does not produce Rupa (Visuddhimagga XX, 32). When the citta succeeding the rebirth-consciousness,
the life-continuum, arises, it produces a pure octad. Later on citta produces, apart from pure octads, also
groups with bodily intimation, with speech intimation and with the three Rupas of lightness, plasticity
and wieldiness which always have to arise together. These three kinds of Rupa also arise in a group
together with bodily intimation and speech intimation. In the case of speech intimation also sound arises
together with speech in one group.

Throughout life citta produces Rupa, but not all cittas can produce Rupa. As we have seen, the rebirth-
consciousness does not produce Rupa. Among the cittas which do not produce Rupa are also the sense-
cognitions of seeing, hearing, etc. Seeing only sees, it has no other capacity. Some cittas can produce
Rupas but not bodily intimation and speech imtimation, and some cittas can produce the two kinds of
intimation. Among the cittas which can produce the two kinds of intimation are the kusala cittas of the
sense-sphere (thus not those which attain absorption or jhana and those which realize enlightenment),
and the akusala cittas (For details see Visuddhimagga XX, 31, and Atthasalini II, Book II, Part I, Ch III,
325).

Temperature (heat-element) can produce groups of Rupas of the body as well as groups of Rupas of
materiality outside. In the case of materiality outside it produces groups which are “pure octads” and
also groups with sound (Sound can be produced by temperature or by citta.). Rupas which are not of the
body are solely produced by temperature, they are not produced by karma, citta or nutrition. When we

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see a rock or plant we may think that they last, but they consist of Rupas originated by temperature,
arising and falling away all the time. Rupas are being replaced time and again,but we do not realize that
Rupas which have fallen away never come back again.As regards groups of Rupa of the body,
temperature produces pure octads and also groups with lightness, plasticity and wieldiness (Temperature
and nutrition, Rupas which produce other Rupas, do not do so at the moment of their arising, since they
are then weak, but during the moments of presence, before they fall away. Citta, however, produces
Rupas at its arising moment since it is then strong).

The heat-element present in a group which is produced by temperature, no matter of materiality outside
or of the body, can in its turn produce a pure octad and in this way several occurrences of octads can be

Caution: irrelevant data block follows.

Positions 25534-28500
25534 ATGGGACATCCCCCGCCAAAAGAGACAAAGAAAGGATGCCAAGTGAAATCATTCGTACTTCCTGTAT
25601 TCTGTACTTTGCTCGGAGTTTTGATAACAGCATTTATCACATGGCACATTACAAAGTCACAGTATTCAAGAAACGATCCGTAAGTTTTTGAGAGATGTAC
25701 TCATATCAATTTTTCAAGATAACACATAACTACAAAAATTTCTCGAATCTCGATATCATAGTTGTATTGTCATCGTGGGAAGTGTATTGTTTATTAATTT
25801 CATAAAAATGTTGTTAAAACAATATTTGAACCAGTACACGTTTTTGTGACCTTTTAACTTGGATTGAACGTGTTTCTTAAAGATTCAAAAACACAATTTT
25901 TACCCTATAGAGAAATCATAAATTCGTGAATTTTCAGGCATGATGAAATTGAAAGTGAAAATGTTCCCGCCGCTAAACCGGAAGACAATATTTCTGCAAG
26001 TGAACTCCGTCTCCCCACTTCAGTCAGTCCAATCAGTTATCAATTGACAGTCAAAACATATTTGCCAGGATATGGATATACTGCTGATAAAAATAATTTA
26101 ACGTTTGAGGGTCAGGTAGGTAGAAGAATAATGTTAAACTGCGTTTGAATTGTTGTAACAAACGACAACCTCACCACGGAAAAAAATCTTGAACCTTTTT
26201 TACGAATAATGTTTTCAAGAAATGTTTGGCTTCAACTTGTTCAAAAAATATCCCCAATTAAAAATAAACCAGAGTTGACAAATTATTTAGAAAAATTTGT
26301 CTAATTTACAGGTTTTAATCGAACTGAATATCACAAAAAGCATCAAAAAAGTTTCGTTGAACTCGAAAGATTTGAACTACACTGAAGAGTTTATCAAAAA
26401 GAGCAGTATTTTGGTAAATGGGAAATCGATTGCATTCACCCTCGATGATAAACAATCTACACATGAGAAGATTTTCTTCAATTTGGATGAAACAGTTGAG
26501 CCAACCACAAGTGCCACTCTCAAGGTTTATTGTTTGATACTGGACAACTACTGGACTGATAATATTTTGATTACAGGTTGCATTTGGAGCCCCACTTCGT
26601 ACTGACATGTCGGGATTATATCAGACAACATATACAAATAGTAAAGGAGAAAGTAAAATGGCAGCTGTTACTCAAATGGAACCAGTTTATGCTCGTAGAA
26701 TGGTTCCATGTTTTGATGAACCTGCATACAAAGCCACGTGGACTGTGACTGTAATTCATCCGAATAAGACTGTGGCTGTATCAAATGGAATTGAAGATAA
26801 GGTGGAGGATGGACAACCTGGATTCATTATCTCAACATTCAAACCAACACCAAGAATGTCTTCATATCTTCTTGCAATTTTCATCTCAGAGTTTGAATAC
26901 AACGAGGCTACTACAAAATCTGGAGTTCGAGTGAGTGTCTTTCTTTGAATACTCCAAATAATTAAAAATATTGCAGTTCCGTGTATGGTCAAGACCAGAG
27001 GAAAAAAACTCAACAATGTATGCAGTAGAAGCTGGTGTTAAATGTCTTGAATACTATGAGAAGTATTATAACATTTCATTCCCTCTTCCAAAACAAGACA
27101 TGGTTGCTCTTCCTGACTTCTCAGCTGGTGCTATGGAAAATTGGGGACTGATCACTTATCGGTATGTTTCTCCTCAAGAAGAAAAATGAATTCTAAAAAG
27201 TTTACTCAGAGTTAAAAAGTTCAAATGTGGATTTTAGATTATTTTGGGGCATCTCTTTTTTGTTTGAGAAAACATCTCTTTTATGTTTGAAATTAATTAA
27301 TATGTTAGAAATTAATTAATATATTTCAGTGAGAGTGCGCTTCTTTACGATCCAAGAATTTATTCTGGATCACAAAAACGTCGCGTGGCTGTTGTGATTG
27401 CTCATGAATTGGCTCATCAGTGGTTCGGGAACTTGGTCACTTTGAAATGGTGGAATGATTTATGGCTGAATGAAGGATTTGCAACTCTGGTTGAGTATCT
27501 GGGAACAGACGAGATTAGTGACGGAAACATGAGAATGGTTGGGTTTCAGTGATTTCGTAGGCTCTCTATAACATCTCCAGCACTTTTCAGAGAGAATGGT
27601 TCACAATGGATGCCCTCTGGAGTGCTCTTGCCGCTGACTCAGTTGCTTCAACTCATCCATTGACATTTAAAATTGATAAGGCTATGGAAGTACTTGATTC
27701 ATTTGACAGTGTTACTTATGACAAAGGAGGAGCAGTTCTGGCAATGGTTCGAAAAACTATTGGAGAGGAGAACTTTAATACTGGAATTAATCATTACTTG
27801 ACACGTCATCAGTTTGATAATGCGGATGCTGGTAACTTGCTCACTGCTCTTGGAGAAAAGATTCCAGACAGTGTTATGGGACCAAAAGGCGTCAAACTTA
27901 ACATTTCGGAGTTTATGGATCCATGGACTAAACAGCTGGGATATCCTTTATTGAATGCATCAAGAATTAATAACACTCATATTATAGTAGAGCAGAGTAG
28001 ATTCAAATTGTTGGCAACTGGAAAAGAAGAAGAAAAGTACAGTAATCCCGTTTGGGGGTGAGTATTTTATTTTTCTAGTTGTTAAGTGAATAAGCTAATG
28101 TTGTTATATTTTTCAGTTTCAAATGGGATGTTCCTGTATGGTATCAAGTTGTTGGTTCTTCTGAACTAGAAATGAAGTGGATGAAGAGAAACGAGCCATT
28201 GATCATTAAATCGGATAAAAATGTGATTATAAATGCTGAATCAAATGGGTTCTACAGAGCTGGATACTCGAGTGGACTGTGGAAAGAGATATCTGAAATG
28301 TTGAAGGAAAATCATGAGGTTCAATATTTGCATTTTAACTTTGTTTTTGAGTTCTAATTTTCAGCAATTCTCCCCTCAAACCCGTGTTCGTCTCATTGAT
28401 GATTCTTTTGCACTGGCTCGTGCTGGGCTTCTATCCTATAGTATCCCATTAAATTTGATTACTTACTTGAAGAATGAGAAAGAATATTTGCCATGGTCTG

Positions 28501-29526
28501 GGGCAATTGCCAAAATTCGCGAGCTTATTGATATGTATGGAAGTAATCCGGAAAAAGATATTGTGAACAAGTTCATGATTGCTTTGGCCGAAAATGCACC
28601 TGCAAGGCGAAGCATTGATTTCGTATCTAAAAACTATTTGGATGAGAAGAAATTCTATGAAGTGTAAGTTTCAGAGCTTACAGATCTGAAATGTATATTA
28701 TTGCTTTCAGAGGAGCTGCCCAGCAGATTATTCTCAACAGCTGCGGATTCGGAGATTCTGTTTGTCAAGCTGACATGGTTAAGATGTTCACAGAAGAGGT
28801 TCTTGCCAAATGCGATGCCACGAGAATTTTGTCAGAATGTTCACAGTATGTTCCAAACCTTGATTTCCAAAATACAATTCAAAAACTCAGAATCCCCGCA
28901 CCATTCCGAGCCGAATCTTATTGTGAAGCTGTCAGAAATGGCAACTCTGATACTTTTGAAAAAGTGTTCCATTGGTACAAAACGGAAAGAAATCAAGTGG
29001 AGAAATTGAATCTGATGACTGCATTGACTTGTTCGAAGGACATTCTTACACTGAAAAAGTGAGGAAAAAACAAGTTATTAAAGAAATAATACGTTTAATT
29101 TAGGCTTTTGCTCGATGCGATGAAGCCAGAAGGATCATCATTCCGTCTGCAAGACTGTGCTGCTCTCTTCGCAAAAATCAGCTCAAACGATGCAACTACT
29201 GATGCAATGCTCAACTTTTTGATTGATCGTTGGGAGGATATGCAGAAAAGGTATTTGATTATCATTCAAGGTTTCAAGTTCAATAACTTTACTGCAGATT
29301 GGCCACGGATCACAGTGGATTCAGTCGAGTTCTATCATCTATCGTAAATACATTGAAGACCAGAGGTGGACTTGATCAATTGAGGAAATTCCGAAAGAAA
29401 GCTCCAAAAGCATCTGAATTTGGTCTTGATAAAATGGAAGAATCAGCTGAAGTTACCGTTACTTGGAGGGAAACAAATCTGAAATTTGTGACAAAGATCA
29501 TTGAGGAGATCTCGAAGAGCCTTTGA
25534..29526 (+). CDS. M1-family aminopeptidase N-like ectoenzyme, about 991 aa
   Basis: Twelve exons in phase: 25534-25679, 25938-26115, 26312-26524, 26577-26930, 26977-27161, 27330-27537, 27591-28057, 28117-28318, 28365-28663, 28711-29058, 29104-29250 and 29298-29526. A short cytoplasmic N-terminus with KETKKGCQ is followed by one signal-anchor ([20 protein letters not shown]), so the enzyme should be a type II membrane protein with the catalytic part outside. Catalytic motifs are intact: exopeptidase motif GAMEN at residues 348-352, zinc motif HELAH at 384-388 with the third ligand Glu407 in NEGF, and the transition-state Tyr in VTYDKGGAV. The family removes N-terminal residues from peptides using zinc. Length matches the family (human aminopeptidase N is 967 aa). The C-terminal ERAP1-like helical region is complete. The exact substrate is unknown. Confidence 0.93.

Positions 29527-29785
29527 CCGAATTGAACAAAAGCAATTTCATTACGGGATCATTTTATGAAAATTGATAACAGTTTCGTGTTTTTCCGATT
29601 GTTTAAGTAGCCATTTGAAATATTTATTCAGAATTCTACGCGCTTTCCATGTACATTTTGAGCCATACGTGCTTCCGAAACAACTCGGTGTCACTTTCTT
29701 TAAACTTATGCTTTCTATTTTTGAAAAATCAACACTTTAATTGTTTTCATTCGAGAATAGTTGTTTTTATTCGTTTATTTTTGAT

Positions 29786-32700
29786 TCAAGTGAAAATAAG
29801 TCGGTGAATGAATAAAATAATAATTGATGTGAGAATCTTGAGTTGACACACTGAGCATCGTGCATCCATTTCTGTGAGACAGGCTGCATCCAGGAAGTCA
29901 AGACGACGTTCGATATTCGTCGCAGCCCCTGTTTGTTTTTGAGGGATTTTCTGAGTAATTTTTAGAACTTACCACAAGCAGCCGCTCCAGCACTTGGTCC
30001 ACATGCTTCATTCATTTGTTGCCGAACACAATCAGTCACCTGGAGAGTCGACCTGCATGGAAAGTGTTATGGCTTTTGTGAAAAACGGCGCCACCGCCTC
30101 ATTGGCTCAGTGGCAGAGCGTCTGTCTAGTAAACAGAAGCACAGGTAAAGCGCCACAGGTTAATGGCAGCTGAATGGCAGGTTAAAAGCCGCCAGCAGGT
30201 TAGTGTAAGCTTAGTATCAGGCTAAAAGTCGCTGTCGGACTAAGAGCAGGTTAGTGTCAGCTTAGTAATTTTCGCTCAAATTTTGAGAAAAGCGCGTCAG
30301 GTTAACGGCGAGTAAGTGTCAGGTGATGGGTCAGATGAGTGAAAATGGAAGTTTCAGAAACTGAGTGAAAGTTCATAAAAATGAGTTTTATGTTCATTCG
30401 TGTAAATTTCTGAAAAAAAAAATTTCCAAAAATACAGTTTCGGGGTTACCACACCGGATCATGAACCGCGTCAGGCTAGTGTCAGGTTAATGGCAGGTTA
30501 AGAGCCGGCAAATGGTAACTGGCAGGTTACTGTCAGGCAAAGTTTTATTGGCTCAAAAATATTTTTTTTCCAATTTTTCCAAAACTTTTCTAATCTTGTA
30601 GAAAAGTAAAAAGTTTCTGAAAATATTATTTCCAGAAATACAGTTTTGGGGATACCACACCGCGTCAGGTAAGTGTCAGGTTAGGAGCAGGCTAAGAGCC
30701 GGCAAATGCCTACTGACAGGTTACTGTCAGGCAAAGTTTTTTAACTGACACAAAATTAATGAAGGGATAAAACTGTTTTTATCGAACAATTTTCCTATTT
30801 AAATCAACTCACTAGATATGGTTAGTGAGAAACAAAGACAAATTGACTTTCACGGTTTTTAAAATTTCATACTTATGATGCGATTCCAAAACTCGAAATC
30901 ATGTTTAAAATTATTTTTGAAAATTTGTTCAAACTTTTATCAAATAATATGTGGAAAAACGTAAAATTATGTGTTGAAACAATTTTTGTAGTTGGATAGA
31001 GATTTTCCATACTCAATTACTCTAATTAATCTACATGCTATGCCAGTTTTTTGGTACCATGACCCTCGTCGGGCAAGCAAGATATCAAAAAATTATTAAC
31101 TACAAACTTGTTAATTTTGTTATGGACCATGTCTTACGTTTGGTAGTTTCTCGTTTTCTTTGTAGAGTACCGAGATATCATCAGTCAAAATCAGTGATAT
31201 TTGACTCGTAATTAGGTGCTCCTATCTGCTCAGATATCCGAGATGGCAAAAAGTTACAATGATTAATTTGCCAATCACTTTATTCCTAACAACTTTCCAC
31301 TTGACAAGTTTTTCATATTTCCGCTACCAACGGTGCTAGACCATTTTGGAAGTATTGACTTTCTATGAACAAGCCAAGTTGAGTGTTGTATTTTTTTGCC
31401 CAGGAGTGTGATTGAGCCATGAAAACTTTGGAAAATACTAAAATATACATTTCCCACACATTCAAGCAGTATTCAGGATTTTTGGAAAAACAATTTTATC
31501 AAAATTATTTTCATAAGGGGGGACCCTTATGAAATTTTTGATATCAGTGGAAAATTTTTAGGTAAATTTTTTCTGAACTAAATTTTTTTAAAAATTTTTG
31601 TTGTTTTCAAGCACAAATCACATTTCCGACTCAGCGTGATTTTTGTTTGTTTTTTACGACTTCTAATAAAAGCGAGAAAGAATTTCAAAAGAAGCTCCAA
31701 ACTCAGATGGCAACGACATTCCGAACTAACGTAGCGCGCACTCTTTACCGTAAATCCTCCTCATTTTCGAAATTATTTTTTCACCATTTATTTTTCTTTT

linked up. The heat-element present in groups of Rupa of the body, produced by karma or citta can, in its
turn, produce a pure octad, and the heat-element present in that octad can produce another octad, and so
on. In this way several occurrences of octads are linked up (Atthasalini II, Book II, Part I, Ch III, 342,
343, and Visuddhimagga XX, 32-43). Temperature produced by nutrition can also, in its turn produce
another octad.

Nutritive essence present in food which has been taken produces Rupas and sustains the Rupas of the
body. It produces pure octads and also groups of Rupa with lightness, plasticity and wieldiness.
Nutrition, present in a group produced by nutrition, can produce another octad and thus link up many
occurrences of octads. The “Visuddhimagga” (XX, 37) states that nutriment taken on one day can thus
sustain the body for as long as seven days. Also nutriment smeared on the body originates materiality,
according to the “Visuddhimagga” (Some creams, for example, nourish the skin.).

Thus we see that the groups of Rupa produced by karma, citta, temperature and nutrition are interrelated
and support one another. If only karma would produce Rupas the body could not continue on. We read in
the “Visuddhimagga” (XVII, 196):

Now although this karma-born materiality is the first to find a footing in the several kinds of
becoming, generation, destiny, station of consciousness, and abode of beings, it is nevertheless
unable to carry on without being consolidated by materiality of triple origination (by citta,
temperature and nutrition), nor can that of triple origination do so without being consolidated
by the former. But when they thus give consolidating support to each other, they can stand up
without falling, like sheaves of reeds propped up together on all four sides, even though battered
by the wind, and like (boats with) broken floats that have found a support, even though battered
by waves somewhere in mid-ocean, and they can last one year, two years,... a hundred years,
until those beings’ life span or their merit is exhausted.

The “Atthasalini” (I, Book I, Part III, Ch I, 84)( See also Visuddhimagga XIV, 61.)in the context of
bodily intimation, explains that groups of Rupa produced by citta are interlocked with groups of Rupa
produced by karma, temperature and nutrition. We read:

When the body set up by mind (citta) moves, does the body set up by the other three causes move
or not? The latter moves likewise, goes with the former, and invariably follows it. Just as dry